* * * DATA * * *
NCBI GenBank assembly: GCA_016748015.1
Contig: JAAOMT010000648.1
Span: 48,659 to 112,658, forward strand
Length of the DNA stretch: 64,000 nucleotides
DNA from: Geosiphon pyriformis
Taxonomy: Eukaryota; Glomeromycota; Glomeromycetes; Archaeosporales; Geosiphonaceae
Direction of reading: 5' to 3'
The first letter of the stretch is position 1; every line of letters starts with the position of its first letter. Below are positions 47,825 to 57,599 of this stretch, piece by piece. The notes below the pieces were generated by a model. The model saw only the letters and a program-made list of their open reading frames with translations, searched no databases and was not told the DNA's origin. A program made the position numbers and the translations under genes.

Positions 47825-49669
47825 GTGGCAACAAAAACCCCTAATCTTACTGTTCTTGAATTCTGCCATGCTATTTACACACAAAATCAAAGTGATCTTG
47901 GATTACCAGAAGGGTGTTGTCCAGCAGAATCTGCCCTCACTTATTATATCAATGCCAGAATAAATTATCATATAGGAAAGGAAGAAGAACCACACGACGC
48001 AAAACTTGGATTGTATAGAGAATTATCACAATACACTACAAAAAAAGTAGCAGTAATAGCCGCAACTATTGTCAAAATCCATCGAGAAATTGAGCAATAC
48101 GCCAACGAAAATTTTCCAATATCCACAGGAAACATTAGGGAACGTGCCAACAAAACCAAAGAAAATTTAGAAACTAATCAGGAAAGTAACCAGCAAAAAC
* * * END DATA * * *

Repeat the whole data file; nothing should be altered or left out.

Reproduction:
NCBI GenBank assembly: GCA_016748015.1
Contig: JAAOMT010000648.1
Span: 48,659 to 112,658, forward strand
Length of the DNA stretch: 64,000 nucleotides
DNA from: Geosiphon pyriformis
Taxonomy: Eukaryota; Glomeromycota; Glomeromycetes; Archaeosporales; Geosiphonaceae
Direction of reading: 5' to 3'
The first letter of the stretch is position 1; every line of letters starts with the position of its first letter. Below are positions 47,825 to 57,599 of this stretch, piece by piece. The notes below the pieces were generated by a model. The model saw only the letters and a program-made list of their open reading frames with translations, searched no databases and was not told the DNA's origin. A program made the position numbers and the translations under genes.

Positions 47825-49669
47825 GTGGCAACAAAAACCCCTAATCTTACTGTTCTTGAATTCTGCCATGCTATTTACACACAAAATCAAAGTGATCTTG
47901 GATTACCAGAAGGGTGTTGTCCAGCAGAATCTGCCCTCACTTATTATATCAATGCCAGAATAAATTATCATATAGGAAAGGAAGAAGAACCACACGACGC
48001 AAAACTTGGATTGTATAGAGAATTATCACAATACACTACAAAAAAAGTAGCAGTAATAGCCGCAACTATTGTCAAAATCCATCGAGAAATTGAGCAATAC
48101 GCCAACGAAAATTTTCCAATATCCACAGGAAACATTAGGGAACGTGCCAACAAAACCAAAGAAAATTTAGAAACTAATCAGGAAAGTAACCAGCAAAAAC